“Now we’ve got problems / and I don’t think we can solve them” (without lawyers…)
The right to freedom of expression is not an absolute right: there are certain restrictions in place to protect an individual’s reputation. But those restrictions vary significantly, depending on which side of the Atlantic you’re on. Considering the shared legal traditions of the United States and Great Britain, their differences on the issue of free speech is surprising.
In early September, PopFront published an article entitled “Swiftly to the alt-right: Taylor subtly gets the lower case kkk in formation.” Exploring the singer’s (somewhat convoluted, if not contrived) connections to the American alt-right, PopFront suggests Swift’s song “Look What You Made Me Do” resonates with Breitbart readers, Trump supporters, and white supremacists, et al. The article also shows a screenshot from Swift’s music video juxtaposed with a photo of Hitler, noting that “Taylor lords over an army of models from a podium, akin to what Hitler had in Nazi Germany.”
Swift’s lawyers were having none of this and sent a cease and desist letter to PopFront, demanding that the “false and defamatory” story be removed. PopFront approached the American Civil Liberties Union (ACLU) who replied to Swift’s lawyers with a letter of their own, stating “PopFront will not in any way accede to your attempt to suppress their constitutionally protected speech.” You can read both letters – and some good commentary – at FashionLaw.com.
Defamation is the general term for the communication of a false statement that harms the reputation of another person. In common law jurisdictions, spoken defamation is “slander” and written defamation is “libel.”
Headlines of “Swift threatening to sue blogger” and “ACLU Tells Taylor Swift To Shake It Off Regarding Blog Post” have since been splashed across the front pages of the internet. But what interests me – as an American who chose to pursue a legal career in London, England – is how the two countries balance reputation rights against freedoms of expression.
As an undergraduate student, the First Amendment – that “Congress shall make no law abridging the freedom of speech, or of the press” – was a major area of focus as part of my law and politics degree. I learned of the 1735 case of John Zenger, who was imprisoned in New York (then still a British colony) for printing articles which criticised a British politician. When Zenger was eventually freed, Gouverneur Morris – one of America’s “founding Fathers” – called the case “the morning star of that liberty which subsequently revolutionised America.”
While we generally share a proud common law legal tradition with the United Kingdom, it is also true that the United Kingdom has laws that disfavor speech critical of public officials, contrary to our own constitutional tradition.
– Congressman Steve Cohen (D-TN)
It is easy to understand why America’s early lawmakers were so keen to provide authors broad protection from defamation claims that involved commentary on public figures. However, over the last three hundred years, the US courts have come to recognise that certain restrictions should apply when considering freedom of speech and expression. For example, regulations now exist in respect of hard-core pornography, inciting lawlessness, and “fighting words” which might cause the recipient to immediately retaliate.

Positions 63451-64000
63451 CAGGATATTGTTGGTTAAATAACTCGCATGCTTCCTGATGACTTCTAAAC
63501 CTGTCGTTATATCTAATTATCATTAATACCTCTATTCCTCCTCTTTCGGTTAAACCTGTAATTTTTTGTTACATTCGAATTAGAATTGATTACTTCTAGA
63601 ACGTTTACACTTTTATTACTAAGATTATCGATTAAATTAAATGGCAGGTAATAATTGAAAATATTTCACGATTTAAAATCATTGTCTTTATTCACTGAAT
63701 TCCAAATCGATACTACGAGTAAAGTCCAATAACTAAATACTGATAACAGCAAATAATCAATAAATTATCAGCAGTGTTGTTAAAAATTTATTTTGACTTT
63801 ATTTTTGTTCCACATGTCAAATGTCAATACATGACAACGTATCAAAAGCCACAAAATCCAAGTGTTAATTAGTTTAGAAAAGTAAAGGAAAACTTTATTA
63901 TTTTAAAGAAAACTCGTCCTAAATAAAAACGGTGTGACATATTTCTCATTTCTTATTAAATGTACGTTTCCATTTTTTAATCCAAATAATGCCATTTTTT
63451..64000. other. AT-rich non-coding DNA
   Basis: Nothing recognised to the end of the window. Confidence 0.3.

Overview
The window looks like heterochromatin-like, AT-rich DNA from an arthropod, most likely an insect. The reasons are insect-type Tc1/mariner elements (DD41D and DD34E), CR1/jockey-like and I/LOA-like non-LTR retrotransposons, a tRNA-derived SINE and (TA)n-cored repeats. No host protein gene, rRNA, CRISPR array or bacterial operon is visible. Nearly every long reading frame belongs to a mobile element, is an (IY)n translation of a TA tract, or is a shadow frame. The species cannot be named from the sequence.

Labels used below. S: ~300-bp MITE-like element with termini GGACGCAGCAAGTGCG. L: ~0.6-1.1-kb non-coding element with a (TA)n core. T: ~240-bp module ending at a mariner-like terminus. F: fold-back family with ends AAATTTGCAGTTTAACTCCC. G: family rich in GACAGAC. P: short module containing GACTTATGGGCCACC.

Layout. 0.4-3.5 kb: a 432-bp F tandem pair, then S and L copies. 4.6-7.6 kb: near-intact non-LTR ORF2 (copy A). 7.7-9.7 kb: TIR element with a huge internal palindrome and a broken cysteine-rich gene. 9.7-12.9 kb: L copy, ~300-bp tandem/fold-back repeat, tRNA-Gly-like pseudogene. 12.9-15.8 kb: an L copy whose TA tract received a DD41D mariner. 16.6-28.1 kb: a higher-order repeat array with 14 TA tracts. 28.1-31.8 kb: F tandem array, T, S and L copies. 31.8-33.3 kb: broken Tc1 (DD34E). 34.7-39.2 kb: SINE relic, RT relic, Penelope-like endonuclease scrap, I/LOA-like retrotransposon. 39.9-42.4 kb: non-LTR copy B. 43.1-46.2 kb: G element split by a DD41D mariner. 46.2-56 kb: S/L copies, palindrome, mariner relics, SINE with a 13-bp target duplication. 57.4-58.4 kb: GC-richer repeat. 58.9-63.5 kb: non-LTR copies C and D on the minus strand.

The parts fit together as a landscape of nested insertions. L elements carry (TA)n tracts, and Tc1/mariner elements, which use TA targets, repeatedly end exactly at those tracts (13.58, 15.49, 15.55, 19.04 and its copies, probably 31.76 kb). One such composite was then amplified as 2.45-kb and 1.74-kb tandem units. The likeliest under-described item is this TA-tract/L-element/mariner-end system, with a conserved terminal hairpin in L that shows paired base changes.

Likewise, the courts acknowledge an individual’s right to protect their reputation when they can prove the defamatory statements are false. But for a celebrity or “public figure” to win a defamation case in the States, they must prove that the statement in question is both false and malicious.
In England, the law has been much kinder to those looking to safeguard their reputations. Here, the burden of proof rests with the defendant (usually a newspaper or book publisher) to prove that the statements were true. If the defendant cannot do so, the statements will be presumed false and therefore defamatory. It is common in such cases for the claimant to be awarded damages, and for the defendant to publish some sort of official written apology or retraction.
Nevertheless, filing a lawsuit simply because your feelings have been hurt is not likely to be successful. Under the still relatively new Defamation Act 2013, a person must first show seriousharm has been caused to their reputation, as the courts will not regulate bad manners, or protect overly sensitive claimants. Even if Swift’s legal action had been served under English law, she would have struggled to demonstrate serious harm to her public image. As such, it is likely that her case would have been dismissed – even here. Unfortunately, from a reputation management perspective, her decision to threaten legal action has probably done more harm than good for her brand.
— Note: the laws of Northern Ireland and Scotland differ slightly to those in England and Wales. Although my focus is on the law of England and Wales, I’ve used “UK,” “English,” and “British” somewhat interchangeably. YKWIM.
This Article was written by Kelsey Farish (trainee solicitor, Taylor Vinters LLP) and originally posted on her intellectual property and entertainment law blog.
Image credit: Hana Fujimoto – www.hanafujimoto.com